The White House’s admission that it asked the Federal Bureau of Investigation to publicly dispute stories in the New York Times describing contacts between the Trump campaign and Russian officials raises serious ethical questions, according to former Justice Department officials.

"It's quite inappropriate for anyone from the White House to have a contact with the FBI about a pending criminal investigation, that has been an established rule of the road, probably since Watergate," said Michael Bromwich, a former Department of Justice inspector general and director of the  Bureau of Ocean Energy Management under Obama. "When I was in the Department in the ‘90s, that was well understood to be an inviolable rule."

CNN reported on Thursday that the FBI had rejected a request from White House Chief of Staff Reince Priebus to “publicly knock down media reports about communications between Donald Trump's associates and Russians known to US intelligence during the 2016 presidential campaign.” That communication would appear to violate ethical guidelines in place in one form or another since the Watergate Scandal, which led to the resignation of President Richard Nixon over his role in the coverup of the burglary of Democratic National Committee headquarters by Nixon operatives. Nixon had sought to block the FBI’s investigation into the break-in.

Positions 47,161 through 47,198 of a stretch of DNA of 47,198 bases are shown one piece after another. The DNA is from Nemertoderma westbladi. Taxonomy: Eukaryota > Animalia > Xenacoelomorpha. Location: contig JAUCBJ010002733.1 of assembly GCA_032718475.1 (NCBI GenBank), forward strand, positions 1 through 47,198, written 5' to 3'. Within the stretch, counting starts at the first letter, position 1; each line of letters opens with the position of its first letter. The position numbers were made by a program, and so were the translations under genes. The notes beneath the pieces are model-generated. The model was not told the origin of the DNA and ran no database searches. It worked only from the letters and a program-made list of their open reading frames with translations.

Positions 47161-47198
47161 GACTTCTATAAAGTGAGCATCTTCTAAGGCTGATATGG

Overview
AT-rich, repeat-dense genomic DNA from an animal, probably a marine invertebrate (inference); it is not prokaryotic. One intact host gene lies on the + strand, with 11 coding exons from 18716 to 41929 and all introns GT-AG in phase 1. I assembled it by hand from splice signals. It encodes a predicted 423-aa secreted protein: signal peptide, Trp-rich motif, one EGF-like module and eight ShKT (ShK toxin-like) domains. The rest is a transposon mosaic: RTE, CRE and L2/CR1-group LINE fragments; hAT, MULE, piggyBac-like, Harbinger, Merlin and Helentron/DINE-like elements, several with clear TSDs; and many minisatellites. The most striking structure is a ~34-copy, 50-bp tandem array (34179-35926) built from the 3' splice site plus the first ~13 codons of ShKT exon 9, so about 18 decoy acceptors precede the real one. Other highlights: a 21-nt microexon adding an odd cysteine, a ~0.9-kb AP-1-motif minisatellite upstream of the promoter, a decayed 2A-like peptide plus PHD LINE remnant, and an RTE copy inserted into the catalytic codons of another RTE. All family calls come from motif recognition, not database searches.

According to the latest version of those standards, issued in 2009 by then-Attorney General Eric Holder, “the Justice Department will advise the White House concerning pending or contemplated criminal or civil investigations or cases when-but only when-it is important for the performance of the President's duties and appropriate from a law enforcement perspective.”

There is an exception for when officials in public-affairs offices must communicate to, for example, prepare for an announcement in a big case: “This policy does not, however, prevent officials in the communications, public affairs, or press offices of the White House and the Department of Justice from communicating with each other to coordinate efforts.”

That exception would not appear to apply to a conversation between Priebus, the White House chief of staff, and Andrew McCabe, the FBI’s deputy director––or to a conversation touching on the substance of an investigation.

"The policy channels these communications through the White House counsel's office, which is the appropriate place, the White House counsel is a lawyer and knows how to handle these communications without interfering with ongoing investigations," said Amy Jeffress, a former counselor to the attorney general for national security and international matters. "It's important for the Department of Justice to be able to conduct investigations without political interference."